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Kimball's failed replication of Reinhart-Rogoff finding cited in argument for tempered public response to social science research results

Edin and Shaefer's book on destitute families in America reviewed in NYT

Johnston says rate of daily marijuana use among college students now greater than rate of daily cigarette smoking

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Deirdre Bloome wins ASA award for work on racial inequality and intergenerational transmission

Bob Willis awarded 2015 Jacob Mincer Award for Lifetime Contributions to the Field of Labor Economics

David Lam is new director of Institute for Social Research

Elizabeth Bruch wins Robert Merton Prize for paper in analytic sociology

Next Brown Bag

Monday, Oct 12
Joe Grengs, Policy & Planning for Social Equity in Transportation

Neal Krause photo

Longitudinal study of social support and meaning in life

Publication Abstract

Krause, Neal. 2007. "Longitudinal study of social support and meaning in life." Psychology and Aging, 22(3): 456-469.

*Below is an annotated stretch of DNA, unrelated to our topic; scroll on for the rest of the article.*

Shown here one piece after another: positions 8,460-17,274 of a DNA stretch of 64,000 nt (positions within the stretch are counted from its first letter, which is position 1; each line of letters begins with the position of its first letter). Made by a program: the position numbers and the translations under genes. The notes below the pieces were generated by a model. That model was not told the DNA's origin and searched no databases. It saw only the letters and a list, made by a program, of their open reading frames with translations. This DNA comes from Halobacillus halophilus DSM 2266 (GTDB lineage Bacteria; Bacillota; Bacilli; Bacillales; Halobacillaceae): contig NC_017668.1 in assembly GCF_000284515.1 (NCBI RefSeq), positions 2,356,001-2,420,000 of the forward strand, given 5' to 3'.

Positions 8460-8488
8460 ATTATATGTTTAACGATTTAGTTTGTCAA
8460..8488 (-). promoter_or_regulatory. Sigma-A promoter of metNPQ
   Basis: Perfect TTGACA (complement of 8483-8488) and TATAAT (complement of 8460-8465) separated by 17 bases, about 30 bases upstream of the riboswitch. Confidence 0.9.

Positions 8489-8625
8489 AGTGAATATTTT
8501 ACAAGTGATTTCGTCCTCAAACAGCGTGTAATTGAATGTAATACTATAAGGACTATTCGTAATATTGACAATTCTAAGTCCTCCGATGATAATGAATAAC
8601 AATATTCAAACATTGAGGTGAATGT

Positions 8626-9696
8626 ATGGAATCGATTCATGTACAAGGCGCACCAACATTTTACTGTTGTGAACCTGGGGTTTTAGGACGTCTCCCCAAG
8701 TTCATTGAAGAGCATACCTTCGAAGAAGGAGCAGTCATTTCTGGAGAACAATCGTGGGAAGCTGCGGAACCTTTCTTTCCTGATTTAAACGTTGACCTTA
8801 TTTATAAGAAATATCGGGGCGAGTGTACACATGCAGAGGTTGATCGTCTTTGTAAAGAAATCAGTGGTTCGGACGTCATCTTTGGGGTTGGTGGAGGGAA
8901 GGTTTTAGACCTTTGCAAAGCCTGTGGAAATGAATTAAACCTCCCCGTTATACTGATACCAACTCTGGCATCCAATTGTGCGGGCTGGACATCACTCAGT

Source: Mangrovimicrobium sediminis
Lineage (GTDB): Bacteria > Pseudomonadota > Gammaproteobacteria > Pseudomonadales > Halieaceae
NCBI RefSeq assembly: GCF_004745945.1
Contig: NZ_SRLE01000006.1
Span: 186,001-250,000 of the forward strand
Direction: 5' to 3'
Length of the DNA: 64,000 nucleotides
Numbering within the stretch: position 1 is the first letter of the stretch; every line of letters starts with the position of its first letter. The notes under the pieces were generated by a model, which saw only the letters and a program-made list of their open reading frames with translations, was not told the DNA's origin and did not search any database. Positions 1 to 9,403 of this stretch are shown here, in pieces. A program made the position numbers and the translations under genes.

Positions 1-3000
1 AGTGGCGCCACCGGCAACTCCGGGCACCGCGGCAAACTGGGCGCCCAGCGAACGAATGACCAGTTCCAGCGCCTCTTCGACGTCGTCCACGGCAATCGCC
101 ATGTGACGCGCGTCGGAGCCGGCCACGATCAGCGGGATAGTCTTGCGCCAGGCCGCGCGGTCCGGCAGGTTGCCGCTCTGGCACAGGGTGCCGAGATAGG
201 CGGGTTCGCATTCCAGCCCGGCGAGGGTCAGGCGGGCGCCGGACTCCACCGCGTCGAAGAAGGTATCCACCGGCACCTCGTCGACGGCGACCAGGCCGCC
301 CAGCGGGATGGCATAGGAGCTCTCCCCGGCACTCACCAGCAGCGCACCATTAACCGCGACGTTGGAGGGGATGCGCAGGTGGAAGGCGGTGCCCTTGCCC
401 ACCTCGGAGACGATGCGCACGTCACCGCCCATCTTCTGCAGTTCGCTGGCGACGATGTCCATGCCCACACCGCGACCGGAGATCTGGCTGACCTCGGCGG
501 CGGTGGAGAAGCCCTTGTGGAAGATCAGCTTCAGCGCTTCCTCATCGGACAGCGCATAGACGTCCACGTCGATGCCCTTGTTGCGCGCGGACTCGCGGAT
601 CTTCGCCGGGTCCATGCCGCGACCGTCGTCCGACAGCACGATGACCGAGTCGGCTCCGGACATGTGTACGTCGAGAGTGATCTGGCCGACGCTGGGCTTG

The purpose of this study was to see whether 3 types of social support (enacted support, negative interaction, and anticipated support) are associated with change in meaning in life. Data from a nationwide longitudinal survey of older people suggested that greater anticipated support (i.e., the belief that others will provide assistance in the future if needed) is associated with a deeper sense of meaning over time. The same was true with respect to emotional support received from family members and close friends. In contrast, the findings revealed that, at least initially, negative interaction lowers an older person's sense of meaning in life.

DOI:10.1037/0882-7974.22.3.456 (Full Text)

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